Xbox One Generated Hundreds of Millions in Revenue for Indie Devs; Microsoft Explains How ID@Xbox Works

on July 10, 2016 2:20 AM

Today Microsoft ID@Xbox Director Chris Charla hosted a panel at BitSummit in Kyoto, giving some in-depth information on the program’s results, goals and inner workings.

According to Charla, the program has been “really successful” for developers worldwide in the three years since its inception. Indie developers working with ID@Xbox and other third party developers earned “hundreds of millions of dollars in revenue.”

Microsoft is “really pleased” with the success that developers are having for Xbox One, and they think that it’s a great opportunity for Japanese developers to reach a worldwide audience.

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There are quite a lot of indie games from Japanese developers coming to Xbox One via ID@Xbox, including Bloodstained: Ritual of the Night, Kyub, Bokosuka Wars II (that was initially announced only for PS4), Reversi Quest and Happy Dungeon.

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The goal for Microsoft is to provide their games with “the broadest array of games as humanly possible” when they turn on their Xbox One. In order to achieve that goal, it’s important to make it as easy as possible for developers to bring their games to the console. Microsoft wants to make life as easy as possible for developers so that they can focus on creating a great game, while Microsoft takes care of the platform side.

ID@Xbox was started by listening to over fifty development studios, and they never stop listening. Changes are made to the program regularly based on developer feedback.

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The process for joining the program is very straightforward. Developers fill out an application, an NDA is signed, then they talk to Microsoft about the game they want to make. After that Microsoft sends the developers two dev kits at no cost and help them get set up with middleware, and then the rest is up to the developers themselves.

As they get closer to release, Microsoft helps developers go through the certification process and get their game out on Xbox One. The program is as open as possible, and the only real requirement is for the developer to own a company and have a team.

Close to release Microsoft also helps developers promote their games.

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Developers get access to every feature of the Xbox Platform, from Xbox Live to High Dynamic Range that will come with Xbox One S and Project Scorpio. All games are treated equally, whether they’re indie or titles from big publishers. They’re sold in the same store. On Xbox a game is a game.

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No one pays any fee to Microsoft to certify a game or to update it. There is no limit to the number of updates, and there’s one worldwide certification process. Developers submit a game for certification and they choose the target territories themselves.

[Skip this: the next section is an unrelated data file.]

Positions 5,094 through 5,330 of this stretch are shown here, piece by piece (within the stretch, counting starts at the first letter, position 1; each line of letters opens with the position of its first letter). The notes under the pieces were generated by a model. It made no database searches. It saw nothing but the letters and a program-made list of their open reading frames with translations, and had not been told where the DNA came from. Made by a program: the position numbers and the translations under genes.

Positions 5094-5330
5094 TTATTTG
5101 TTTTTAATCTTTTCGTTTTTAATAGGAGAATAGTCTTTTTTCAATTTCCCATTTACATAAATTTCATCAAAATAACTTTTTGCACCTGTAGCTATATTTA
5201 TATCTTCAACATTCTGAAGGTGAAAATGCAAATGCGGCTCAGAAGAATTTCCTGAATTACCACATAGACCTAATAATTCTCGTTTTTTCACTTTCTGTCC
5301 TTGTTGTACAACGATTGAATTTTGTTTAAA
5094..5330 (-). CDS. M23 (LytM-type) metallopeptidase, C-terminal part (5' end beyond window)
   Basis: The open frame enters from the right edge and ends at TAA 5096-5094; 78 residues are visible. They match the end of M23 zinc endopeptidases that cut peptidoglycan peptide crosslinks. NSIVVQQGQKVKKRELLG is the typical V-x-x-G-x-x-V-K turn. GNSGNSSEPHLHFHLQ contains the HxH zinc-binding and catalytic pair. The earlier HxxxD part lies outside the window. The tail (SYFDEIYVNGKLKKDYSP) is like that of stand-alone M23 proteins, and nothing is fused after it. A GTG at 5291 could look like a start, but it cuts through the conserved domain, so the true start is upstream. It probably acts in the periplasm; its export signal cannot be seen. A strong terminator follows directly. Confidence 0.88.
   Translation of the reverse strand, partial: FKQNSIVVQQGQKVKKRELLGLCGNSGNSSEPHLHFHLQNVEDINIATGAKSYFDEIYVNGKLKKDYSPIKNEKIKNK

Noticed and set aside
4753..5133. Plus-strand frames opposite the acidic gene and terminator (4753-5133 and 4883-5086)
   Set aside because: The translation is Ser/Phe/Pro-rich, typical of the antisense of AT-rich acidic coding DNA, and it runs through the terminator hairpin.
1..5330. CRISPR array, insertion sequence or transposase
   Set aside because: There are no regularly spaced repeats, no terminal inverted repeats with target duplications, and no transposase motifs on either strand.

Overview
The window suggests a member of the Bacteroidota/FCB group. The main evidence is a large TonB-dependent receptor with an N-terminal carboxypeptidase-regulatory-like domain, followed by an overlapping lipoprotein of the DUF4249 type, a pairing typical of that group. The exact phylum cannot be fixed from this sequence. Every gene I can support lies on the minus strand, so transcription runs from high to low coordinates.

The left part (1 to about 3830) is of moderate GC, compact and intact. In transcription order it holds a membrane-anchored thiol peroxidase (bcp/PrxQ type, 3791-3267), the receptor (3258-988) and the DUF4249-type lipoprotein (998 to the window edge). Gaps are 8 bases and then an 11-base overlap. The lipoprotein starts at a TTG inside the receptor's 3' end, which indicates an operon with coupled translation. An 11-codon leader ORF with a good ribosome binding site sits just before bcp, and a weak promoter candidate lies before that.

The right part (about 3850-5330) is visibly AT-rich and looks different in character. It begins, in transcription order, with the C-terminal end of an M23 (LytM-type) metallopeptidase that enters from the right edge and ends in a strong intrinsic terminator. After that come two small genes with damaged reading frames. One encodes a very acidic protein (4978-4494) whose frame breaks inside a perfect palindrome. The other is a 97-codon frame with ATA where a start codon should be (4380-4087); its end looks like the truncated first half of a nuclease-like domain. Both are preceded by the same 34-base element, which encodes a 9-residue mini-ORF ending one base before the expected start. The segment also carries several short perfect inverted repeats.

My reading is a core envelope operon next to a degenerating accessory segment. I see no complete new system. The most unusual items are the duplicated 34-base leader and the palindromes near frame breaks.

There’s local support around the world, including Japan.

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While self-publishing developers are responsible for their own promotion, Microsoft helps them with promotional amplification, trying to make sure that everybody knows about their game.

Games are promoted both on the dashboard and in the store, on top of social media. Game are also promoted at large industry events like E3, Gamescom and PAX. ID@Xbox events are also sponsored around major events like GDC and PAX Prime.

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Charla also explained  a few key factors to ensure a successful global launch for an independent game.

First and foremost, it’s important to pick the right date. Good launch timing helps, and bad timing, like launching at the same time as a big title, can hurt sales. Microsoft helps developers pick the right time frame for their release.

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A good box art is also important. No matter how much promotion is done, most players will see the game for the first time in the store. It’s relevant to make sure that the box art looks great on screen on the TV from a distance. Screenshots also need to do a really good job at selling the game.

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The last element is to build international awareness. The more awareness is built about a game, the better sales are going to be. There are several ways to do that, through the internet or working with initiatives like Indie Megabooth.

If there’s a language barrier, it can also be advisable to work with a service provider to do promotion internationally.

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 /  Executive News Editor
Hailing from sunny (not as much as people think) Italy and long standing gamer since the age of Mattel Intellivision and Sinclair ZX Spectrum. Definitely a multi-platform gamer, he still holds the old dear PC nearest to his heart, while not disregarding any console on the market. RPGs (of any nationality) and MMORPGs are his daily bread, but he enjoys almost every other genre, prominently racing simulators, action and sandbox games. He is also one of the few surviving fans of the flight simulator genre on Earth.
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